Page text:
According to The Economist magazine (link below), 10% of international tourists are Chinese, with 97.3 million outward-bound journeys in 2013. It’s a figure that’s set to double by 2020.
And those figures for an emerging Asian middle class who want to visit Europe and the US are just the tip of the iceberg. At the moment only 5% of Chinese people have a passport, so the west’s popular tourist attractions and venues are looking forward to welcoming an increasing number of visitors. Not just from China, but from all the BRICS-type countries who have a rapidly expanding middle class.
It’s great for business of course (The Economist reveals that Chinese tourists spent $129 billion in 2013, knocking American wallets into second place with a spend of just $86 billion) … but are the ‘old economy’ venues ready for this influx of people?
“In most cases, the answer is ‘no’ to that question,” says Christophe Ritter, co-founder of Milanamos, who specialise in managing big data for multimodal transport networks. “There have been interesting innovations – such as the app (link below) developed by Schiphol and Aéroports de Paris – which translates airport signs in Mandarin. But I worry that visitors from the so-called emerging economies will find our transport network outdated.”
Ritter’s partner, Christophe Imbert, picks up the story. “With China and other Asian tiger economies like Singapore, their governments have been investing in new multimodal transport infrastructures which set the benchmark for their citizens when travelling abroad. Compare those shiny new transport networks with, for example, London’s Underground, which has just celebrated its 150 year anniversary, and visitors from Asia might start to think they have travelled back in time when they use the facilities in much of Europe and the US.”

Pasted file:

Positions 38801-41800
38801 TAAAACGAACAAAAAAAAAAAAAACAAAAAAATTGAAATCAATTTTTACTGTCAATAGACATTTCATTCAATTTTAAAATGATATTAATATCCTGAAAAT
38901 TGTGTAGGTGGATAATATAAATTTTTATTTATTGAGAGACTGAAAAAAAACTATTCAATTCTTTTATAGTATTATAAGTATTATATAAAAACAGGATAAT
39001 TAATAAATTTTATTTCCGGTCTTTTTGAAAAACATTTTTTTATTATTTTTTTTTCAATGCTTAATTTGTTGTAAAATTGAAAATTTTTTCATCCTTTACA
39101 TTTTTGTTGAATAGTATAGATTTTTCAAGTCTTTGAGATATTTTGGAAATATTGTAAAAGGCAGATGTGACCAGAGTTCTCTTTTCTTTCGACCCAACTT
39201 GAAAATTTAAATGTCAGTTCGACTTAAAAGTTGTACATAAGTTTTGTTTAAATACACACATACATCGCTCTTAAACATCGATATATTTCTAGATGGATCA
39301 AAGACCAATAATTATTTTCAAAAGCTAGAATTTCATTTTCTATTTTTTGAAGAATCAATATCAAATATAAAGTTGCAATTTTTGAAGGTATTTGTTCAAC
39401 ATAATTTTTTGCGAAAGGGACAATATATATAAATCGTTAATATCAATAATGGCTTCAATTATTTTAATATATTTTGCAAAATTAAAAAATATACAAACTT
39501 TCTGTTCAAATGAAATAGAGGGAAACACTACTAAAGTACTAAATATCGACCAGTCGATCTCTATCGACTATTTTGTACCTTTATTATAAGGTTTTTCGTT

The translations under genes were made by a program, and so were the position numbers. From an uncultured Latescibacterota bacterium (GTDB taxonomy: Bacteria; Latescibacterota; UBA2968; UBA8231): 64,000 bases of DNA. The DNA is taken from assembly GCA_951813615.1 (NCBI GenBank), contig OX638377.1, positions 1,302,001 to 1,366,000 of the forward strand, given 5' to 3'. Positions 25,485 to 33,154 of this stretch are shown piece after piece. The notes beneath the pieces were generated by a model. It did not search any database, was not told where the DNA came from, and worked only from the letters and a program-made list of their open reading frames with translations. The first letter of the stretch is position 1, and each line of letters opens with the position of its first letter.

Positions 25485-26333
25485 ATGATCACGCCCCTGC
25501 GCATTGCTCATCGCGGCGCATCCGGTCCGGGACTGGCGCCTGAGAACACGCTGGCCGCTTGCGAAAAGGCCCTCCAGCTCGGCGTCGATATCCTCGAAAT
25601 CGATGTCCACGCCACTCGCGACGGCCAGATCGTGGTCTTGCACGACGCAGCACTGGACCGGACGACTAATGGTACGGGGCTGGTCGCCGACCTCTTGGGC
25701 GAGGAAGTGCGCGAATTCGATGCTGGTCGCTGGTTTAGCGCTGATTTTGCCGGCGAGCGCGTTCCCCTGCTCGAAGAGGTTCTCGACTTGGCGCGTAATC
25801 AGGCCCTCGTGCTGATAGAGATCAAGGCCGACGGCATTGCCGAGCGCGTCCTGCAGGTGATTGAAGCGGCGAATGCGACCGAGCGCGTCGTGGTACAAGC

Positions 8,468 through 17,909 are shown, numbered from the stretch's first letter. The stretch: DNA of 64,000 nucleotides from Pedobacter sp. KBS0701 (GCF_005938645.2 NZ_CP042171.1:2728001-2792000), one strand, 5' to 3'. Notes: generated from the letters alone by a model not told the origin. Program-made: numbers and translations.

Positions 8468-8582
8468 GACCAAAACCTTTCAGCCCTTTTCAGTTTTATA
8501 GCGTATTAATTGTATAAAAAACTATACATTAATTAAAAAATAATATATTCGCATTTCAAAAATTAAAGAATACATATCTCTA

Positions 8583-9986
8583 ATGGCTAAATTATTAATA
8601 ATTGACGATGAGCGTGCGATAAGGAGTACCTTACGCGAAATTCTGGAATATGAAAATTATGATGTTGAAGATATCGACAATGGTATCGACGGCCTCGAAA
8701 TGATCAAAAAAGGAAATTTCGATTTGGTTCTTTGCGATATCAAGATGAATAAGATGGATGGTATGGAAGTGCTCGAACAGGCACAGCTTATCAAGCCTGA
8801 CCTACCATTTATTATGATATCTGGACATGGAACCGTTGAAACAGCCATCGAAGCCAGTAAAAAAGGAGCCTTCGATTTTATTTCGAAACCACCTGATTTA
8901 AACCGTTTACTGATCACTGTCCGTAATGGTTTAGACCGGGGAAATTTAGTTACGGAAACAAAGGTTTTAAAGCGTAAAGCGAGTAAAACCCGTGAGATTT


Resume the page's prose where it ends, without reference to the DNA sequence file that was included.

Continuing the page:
Imbert admits that some parts of Europe’s transport network might have a Belle Époque charm, but adds: “If you have 20,000 Chinese visitors trying to make their way from seeing the Mona Lisa to visiting the Eiffel Tower, the Paris transport network is going to creak a little.”
Ritter sees efficient multimodal transport as being the solution. “We need to get travellers from the airport to city centre quickly and easily. And once those people are in the city, an integrated network that includes options like walking, cycling or even taking a water taxi need to be merged with the traditional bus, train and tram options. If cities don’t get it right, services like Uber will fill the gap and simply exacerbate the problems of road congestion and pollution.”
“And we need to act now,” adds Imbert. “In BRICS countries, figures show that every 1% increase in GDP results in a 4% increase in travel expenditure. In other countries – such as Bangladesh – 1% extra GDP equates to 7% growth in travel. Right now, travel is estimated to account for around 8% of global pollution. If our cities and their stakeholders don’t develop smart solutions, our Chinese visitors are going to be welcomed by the kind of smog they’re trying to get away from.”
Footnote. Milanamos combine big data from multiple sources to help cities and transport operators plan the most efficient and profitable multimodal infrastructures.
Reference sources used in the article:
Economist. How the growing Chinese middle class is changing the global tourism industry.
App translates airport signs for Chinese travellers.
London Underground is 150 years old.